Archaeologists in Denmark have made a rare and extremely valuable find. Preserved in wetlands peat sediment, the remains of a fierce battle that raged in the first century CE, leaving nearly 2,100 bones to tell the tale millennia later - challenging what we know about barbarian warfare.
The Germanic tribes were ferocious warriors, instrumental in taking down the Roman Empire in the 5th century CE.
For hundreds of years before that, the tribes were a thorn in the Empire's side, and they were, by surviving Roman accounts, fearsome and intimidating foes. Their violent, ritualised behaviour after battles became something of a cliche.
Actual well-preserved human remains at battle sites, however, have been extremely scarce. And, while we shall remain forever grateful for the Roman scribes, there's only so much written accounts can tell us.
Before about 200 CE, we don't know what rituals the Germanic warriors performed, what they did with their fallen, how large their armies were or how they organised. That's why this find is so significant.
Between 2009 and 2014, archaeologists from Aarhus University and Moesgaard Museum excavated 2,095 bones and bone fragments from the Alken Enge wetlands in Denmark's Illerup River Valley. They were dispersed over an area of about 75 hectares, buried in lake and peat sediments.
Altogether, the bones have been attributed to at least 82 individuals, mostly young adult men. But based on the distribution of the bones, the population is estimated to be at least 380.
This number significantly exceeds the scale of any village in the area at the time, which suggests fighting groups were recruited from many villages, some far away - which would have required great organisational skills.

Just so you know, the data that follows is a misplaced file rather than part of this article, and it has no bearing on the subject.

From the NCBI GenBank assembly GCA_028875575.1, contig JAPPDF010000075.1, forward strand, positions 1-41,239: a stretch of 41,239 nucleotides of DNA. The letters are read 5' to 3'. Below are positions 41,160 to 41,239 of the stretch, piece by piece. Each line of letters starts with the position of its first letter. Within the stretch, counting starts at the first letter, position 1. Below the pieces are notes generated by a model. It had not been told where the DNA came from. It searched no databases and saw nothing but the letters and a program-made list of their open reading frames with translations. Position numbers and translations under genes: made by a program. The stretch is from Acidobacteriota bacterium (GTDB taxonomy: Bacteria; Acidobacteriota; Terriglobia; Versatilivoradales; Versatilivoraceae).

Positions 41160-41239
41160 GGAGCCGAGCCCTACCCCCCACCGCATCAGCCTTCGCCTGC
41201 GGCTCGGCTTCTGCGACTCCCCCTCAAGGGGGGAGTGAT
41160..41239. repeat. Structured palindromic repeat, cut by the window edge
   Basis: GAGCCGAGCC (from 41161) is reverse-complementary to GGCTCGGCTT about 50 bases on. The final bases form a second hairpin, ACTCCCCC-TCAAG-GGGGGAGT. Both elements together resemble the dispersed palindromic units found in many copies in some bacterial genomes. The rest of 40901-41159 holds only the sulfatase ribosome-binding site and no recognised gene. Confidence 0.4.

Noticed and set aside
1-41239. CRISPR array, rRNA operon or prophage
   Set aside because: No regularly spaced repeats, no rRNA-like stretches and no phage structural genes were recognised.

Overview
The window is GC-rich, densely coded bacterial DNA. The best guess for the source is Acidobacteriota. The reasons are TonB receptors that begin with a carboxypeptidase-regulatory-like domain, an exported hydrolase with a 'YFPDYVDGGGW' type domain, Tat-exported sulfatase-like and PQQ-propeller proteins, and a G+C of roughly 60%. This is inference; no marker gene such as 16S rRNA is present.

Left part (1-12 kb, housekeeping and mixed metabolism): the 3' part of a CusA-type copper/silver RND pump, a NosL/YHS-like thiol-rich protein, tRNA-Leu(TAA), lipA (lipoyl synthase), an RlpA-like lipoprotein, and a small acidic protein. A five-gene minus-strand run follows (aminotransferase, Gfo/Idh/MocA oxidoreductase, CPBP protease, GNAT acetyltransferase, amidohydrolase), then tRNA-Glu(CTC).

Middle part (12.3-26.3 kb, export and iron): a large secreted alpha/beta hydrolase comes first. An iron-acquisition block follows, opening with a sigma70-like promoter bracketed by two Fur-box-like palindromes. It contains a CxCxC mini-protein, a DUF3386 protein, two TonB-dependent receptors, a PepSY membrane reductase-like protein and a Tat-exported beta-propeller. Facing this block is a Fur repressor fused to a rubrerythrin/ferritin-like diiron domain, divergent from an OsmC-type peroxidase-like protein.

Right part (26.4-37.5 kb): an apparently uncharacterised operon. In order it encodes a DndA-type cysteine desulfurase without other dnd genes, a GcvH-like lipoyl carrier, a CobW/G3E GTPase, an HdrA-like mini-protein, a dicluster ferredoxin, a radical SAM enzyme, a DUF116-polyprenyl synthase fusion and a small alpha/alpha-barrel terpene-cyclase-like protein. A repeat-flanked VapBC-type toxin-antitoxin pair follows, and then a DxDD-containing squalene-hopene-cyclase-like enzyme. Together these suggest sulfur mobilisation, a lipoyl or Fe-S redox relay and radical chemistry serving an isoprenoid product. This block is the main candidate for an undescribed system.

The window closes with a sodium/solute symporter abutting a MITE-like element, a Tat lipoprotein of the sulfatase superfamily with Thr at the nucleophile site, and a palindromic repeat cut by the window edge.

The number would also make the estimated army size four times larger than the army found in the Hjortspring Mose bog, which numbered just 80 - 100 people.
So how did the archaeologists know the bones were from a battle? Many of them showed signs of trauma, which hadn't healed - indicating that they were caused very close to death. Radiocarbon dating tied them to a single event; in addition, the remains of armaments such as swords, spears, shields, and knives were also found in the sediments.
Whom they fought with is unknown, but the trauma on the bodies is consistent with a conflict with another Germanic army, the researchers believe.
But the battle didn't take place in the lake (where it actually happened is another unknown). The bones were probably moved there later - as evidenced by animal tooth marks, cut marks, and the placement of some of the bones, such as four pelvic bones threaded onto a stick.
"The animal tooth marks show that the bones were exposed to scavenging animals for a period of 0.5-1 years, during which time the human remains must have become at least partly skeletonised," the researchers wrote in their paper.
"The assemblages of bones and the four ossa coxae threaded on a stick [pictured above] demonstrate that the remains of the combatants were deliberately collected at a time when the bones were largely skeletonised."
The cut marks are consistent with severing ligaments that may have still held bones together. The researchers found hardly any intact skulls, but a lot of skull fragments - this could mean the skulls were selectively crushed.
And the fact that the dead were mainly young men suggests that the group deposited in the wetland area was carefully selected.
All these factors could suggest a ritual treatment of the bodies of the fallen, the researchers said. Or they could just be the result of a post-battle cleanup.
"Alken Enge provides unequivocal evidence that the people in Northern Germania had systematic and deliberate ways of clearing battlefields. Practices of corporeal dismemberment, modification, and bone assemblage composition suggest a ritual dimension in the treatment of the human corporeal remains," they wrote.
"Alken Enge provides a new, yet older, testament to the history of the militarization of the Northern Germanic societies and stresses the formative significance of the expansion phase of the Roman Empire at the turn of the era."
The research has been published in the journal PNAS.